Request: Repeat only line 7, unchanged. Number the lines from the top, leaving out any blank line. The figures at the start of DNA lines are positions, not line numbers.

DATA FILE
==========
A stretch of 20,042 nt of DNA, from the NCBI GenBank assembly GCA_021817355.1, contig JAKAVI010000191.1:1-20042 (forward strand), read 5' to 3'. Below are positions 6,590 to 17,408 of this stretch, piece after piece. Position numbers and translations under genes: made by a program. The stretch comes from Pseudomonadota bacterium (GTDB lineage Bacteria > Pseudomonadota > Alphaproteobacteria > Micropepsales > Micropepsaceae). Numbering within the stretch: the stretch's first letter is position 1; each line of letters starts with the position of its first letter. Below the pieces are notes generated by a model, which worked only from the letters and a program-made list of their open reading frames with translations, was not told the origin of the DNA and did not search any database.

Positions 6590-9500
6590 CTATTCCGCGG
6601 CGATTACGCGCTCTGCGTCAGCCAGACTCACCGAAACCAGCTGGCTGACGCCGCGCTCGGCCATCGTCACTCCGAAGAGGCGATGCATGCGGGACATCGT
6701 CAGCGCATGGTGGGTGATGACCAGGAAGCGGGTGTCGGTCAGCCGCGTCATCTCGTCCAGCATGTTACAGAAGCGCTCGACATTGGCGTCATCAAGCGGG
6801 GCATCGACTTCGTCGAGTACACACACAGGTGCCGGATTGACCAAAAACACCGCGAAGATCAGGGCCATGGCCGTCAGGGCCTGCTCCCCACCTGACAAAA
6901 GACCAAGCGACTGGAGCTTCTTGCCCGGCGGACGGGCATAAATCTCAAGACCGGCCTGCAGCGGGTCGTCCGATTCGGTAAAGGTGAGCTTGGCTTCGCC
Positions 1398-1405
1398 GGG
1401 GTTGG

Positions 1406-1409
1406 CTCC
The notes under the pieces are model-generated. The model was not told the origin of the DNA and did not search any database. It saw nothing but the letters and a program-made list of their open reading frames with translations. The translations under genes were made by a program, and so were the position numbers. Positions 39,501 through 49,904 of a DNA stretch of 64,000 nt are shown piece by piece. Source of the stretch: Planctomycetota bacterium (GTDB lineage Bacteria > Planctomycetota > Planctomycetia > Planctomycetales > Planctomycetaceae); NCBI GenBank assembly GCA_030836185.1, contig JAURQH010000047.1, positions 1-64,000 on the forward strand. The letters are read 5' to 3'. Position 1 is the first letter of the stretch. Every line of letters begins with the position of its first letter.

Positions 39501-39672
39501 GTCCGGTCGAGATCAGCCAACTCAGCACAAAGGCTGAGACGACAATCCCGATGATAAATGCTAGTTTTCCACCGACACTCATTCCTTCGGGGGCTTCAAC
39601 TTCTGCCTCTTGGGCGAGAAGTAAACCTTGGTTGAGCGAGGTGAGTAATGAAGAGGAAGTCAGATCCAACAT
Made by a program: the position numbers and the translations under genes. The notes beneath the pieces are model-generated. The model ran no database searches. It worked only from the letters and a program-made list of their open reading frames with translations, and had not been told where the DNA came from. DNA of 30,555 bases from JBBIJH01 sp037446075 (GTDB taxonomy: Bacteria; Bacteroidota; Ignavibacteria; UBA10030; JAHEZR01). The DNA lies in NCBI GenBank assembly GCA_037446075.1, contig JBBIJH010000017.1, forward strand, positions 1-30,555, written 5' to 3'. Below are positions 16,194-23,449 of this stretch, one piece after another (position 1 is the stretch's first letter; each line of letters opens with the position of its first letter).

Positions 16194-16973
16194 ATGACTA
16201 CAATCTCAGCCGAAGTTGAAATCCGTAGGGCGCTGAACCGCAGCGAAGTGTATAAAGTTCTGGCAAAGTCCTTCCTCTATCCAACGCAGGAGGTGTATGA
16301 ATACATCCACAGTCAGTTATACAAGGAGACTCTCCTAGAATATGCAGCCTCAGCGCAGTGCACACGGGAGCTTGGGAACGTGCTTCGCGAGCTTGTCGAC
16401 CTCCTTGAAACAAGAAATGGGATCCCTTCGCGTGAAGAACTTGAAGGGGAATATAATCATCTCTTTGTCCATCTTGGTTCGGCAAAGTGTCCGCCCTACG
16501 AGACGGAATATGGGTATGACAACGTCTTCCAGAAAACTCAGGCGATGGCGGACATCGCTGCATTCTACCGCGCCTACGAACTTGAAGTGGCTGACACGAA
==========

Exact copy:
6901 GACCAAGCGACTGGAGCTTCTTGCCCGGCGGACGGGCATAAATCTCAAGACCGGCCTGCAGCGGGTCGTCCGATTCGGTAAAGGTGAGCTTGGCTTCGCC